Believing that Jesus is God incarnate who died on the cross to pay the penalty for our sins and was resurrected is not enough. Even the demons “believe” in God and acknowledge those facts (cf. James 2:19). We must personally and fully rely on the death of Christ as the atoning sacrifice for our sins. We must “sit in the chair” of the salvation that Jesus Christ has provided. This is saving faith. The faith God requires of us for salvation is belief in what the Bible says about who Jesus is and what He accomplished and fully trusting in Jesus for that salvation (Acts 16:31). Biblical faith is always accompanied by repentance (Matthew 21:32; Mark 1:15).

The biblical definition of faith does not apply only to salvation. It is equally applicable to the rest of the Christian life. We are to believe what the Bible says, and we are to obey it. We are to believe the promises of God, and we are to live accordingly. We are to agree with the truth of God’s Word, and we are to allow ourselves to be transformed by it (Romans 12:2).

Why is this definition of faith so important? Why must trust accompany agreeing with facts? Because “without faith, it is impossible to please God” (Hebrews 11:6). Without faith, we cannot be saved (John 3:16). Without faith, the Christian life cannot be what God intends it to be (John 10:10).

Where does faith come from? Faith is not something we conjure up on our own, nor is it something we are born with, nor is faith a result of diligence in study or pursuit of the spiritual. Ephesians 2:8-9 makes it clear that faith is a gift from God, not because we deserve it, have earned it, or are worthy to have it. It is not from ourselves; it is from God. It is not obtained by our power or our free will. Faith is simply given to us by God, along with His grace and mercy, according to His holy plan and purpose, and because of that, He gets all the glory.

Why have faith? God designed a way to distinguish between those who belong to Him and those who don’t, and it is called faith. Very simply, we need faith to please God. God tells us that it pleases Him that we believe in Him even though we cannot see Him. A key part of Hebrews 11:6 tells us that “he rewards those who earnestly seek him.” This is not to say that we have faith in God just to get something from Him. However, God loves to bless those who are obedient and faithful. We see a perfect example of this in Luke 7:50. Jesus is engaged in dialog with a sinful woman when He gives us a glimpse of why faith is so rewarding. “Your faith has saved you; go in peace.” The woman believed in Jesus Christ by faith, and He rewarded her for it. Finally, faith is what sustains us to the end, knowing that by faith we will be in heaven with God for all eternity. “Though you have not seen him, you love him; and even though you do not see him now, you believe in him and are filled with an inexpressible and glorious joy, for you are receiving the goal of your faith, the salvation of your souls” (1 Peter 1:8-9).got?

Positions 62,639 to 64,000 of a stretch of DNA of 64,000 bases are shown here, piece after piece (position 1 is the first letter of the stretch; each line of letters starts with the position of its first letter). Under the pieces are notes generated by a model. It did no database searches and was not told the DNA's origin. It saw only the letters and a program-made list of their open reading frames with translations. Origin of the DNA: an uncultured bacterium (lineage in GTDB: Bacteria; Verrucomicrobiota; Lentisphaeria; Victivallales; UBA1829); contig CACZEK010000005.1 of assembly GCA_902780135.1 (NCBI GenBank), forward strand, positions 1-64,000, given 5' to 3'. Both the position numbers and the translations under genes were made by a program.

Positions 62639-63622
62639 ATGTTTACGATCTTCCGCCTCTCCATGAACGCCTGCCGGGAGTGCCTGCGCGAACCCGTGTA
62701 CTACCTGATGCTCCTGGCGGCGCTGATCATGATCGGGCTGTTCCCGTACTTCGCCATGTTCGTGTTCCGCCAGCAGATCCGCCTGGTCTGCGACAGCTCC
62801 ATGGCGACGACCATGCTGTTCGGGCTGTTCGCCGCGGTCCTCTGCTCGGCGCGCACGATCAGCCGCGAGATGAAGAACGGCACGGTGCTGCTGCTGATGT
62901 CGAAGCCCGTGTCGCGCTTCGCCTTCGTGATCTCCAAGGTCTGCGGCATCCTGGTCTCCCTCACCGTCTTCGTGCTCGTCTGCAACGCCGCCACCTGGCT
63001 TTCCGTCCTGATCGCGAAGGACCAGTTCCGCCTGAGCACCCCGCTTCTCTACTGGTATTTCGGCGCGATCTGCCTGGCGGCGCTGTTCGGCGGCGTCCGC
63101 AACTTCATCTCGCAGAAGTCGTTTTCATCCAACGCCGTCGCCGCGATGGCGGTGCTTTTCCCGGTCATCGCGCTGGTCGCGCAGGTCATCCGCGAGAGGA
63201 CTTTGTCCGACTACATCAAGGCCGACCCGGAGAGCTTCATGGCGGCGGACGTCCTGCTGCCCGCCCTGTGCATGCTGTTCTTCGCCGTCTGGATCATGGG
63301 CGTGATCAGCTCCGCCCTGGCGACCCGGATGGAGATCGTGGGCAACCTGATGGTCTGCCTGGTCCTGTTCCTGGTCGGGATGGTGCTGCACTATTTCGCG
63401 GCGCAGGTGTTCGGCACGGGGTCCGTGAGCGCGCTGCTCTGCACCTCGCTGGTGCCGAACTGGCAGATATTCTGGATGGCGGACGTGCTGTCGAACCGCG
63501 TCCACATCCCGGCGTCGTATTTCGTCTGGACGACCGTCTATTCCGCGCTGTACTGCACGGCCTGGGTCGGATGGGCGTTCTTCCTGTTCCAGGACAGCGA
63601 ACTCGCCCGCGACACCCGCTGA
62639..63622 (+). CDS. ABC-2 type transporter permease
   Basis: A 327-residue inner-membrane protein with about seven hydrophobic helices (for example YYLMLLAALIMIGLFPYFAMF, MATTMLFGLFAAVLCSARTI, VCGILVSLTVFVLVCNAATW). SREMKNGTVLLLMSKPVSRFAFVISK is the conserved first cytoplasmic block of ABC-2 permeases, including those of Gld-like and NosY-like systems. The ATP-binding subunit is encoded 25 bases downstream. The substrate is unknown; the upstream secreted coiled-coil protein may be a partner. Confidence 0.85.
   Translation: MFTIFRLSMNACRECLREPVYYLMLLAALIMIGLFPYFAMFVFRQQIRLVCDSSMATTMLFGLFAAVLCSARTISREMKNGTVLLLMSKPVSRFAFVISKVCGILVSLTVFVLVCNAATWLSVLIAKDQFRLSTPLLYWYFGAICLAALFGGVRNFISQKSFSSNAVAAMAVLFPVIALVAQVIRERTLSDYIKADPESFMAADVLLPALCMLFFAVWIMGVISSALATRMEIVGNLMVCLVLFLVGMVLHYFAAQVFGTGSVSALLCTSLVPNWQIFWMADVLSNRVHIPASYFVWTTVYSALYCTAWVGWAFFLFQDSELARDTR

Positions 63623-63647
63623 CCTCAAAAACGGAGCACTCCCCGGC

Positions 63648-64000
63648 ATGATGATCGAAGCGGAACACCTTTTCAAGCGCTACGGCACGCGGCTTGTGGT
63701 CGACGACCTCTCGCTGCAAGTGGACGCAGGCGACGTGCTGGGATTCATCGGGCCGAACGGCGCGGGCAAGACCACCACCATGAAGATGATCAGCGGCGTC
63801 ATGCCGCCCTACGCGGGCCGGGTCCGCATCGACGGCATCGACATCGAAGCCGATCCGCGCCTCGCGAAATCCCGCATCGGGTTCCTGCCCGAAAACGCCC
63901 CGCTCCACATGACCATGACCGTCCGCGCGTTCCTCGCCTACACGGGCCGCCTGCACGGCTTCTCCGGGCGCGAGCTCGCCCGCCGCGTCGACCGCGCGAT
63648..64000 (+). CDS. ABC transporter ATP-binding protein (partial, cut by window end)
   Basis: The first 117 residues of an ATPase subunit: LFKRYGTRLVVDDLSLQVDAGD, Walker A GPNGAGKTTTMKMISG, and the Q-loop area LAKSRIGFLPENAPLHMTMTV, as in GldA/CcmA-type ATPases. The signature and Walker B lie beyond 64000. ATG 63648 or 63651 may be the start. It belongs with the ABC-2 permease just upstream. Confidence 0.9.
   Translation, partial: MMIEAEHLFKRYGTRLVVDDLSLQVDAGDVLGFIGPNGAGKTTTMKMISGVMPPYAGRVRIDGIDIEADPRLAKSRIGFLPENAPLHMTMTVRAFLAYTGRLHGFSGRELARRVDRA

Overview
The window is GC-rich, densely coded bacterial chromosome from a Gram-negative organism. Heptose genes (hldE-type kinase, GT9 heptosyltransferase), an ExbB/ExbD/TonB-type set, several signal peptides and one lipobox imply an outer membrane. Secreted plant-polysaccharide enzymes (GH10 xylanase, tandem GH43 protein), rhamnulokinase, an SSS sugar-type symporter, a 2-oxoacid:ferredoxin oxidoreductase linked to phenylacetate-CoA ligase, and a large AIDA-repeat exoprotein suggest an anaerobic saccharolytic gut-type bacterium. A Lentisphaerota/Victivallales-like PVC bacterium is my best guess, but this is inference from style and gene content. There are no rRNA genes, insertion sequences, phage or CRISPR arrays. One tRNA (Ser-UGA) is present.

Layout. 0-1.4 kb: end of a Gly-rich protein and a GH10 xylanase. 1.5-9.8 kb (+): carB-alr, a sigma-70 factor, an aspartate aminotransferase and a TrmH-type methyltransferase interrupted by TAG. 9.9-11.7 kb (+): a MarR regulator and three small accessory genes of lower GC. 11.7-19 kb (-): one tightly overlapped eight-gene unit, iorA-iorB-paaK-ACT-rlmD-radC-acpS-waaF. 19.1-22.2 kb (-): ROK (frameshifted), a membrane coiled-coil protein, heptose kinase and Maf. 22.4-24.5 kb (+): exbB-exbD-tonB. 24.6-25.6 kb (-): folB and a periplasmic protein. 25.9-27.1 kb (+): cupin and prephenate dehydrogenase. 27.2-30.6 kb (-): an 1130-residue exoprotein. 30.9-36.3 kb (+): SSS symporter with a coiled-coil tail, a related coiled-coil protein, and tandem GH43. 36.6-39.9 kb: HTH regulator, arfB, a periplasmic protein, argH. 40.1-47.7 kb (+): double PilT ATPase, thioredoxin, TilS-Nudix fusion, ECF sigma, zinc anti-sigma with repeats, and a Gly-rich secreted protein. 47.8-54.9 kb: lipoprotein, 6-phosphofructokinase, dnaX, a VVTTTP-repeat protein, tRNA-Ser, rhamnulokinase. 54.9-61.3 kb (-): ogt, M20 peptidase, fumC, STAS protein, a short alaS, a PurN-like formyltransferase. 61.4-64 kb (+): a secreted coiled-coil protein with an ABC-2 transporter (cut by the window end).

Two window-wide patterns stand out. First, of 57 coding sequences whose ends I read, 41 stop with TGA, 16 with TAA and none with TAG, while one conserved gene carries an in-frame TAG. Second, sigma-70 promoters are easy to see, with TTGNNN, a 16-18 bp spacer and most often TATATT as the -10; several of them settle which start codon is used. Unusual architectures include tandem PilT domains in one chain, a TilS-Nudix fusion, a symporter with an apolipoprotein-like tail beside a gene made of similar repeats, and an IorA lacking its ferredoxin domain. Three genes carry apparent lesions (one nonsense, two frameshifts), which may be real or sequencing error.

hope this helps !!!
I look at salvific faith as having both an object and focus, the object being the person and deity of Jesus Christ and the focus being his finished work, the cross of Calvary.
 

travelah

Active member
I would raise the question of Abraham. He had salvific faith, indeed, he is the model for salvific faith. He believed God

But Jesus doesn't get a mention in Abraham's case. It would appear you don't have to believe Jesus is God incarnate in order to be saved. Not unless you think there are two kinds of salvation by faiths: OT salvation by faith and NT salvation by faith.




Abraham believed God. We can't say from where his believing God stemmed from, from his story. We certainly can't say it stemmed from God from Ephesians 2:8-9. We might say that graceful salvation is a gift of God delivered through faithv- gift and grace are the same thing afterall.

It doesn't follow however that faith is a gift from God. Faith could arise by means other than being "gifted to us aside from any involvement on our part". After which salvation is issued through that faith

So long as our faith isn't the product of our work, salvation is a gift. But it doesn't follow that just because faith must arise in us without our working (for scripture excludes our working to faith), that obtaining of faith has nothing at all to do with us.

Working for something isn't the only way an objective is achieved or a criterion met. You can achieve an objective or satisfy a criterion equally well by not doing something. It seems to me scripture focuses on excluding our contributing by commission (work, with work and commissioning being synonymous). But just as we can sin by omission, by doing nothing, so too can we achieve all sorts of things by doing nothing.

Doing nothing isn't a work. Indeed, the two words are polar opposites.

If we came to have faith by doing nothing (when we could have done something to prevent arrival at faith), then

a) our arriving at faith rests on our not having worked. Not-work isn't excluded by scripture. Work is.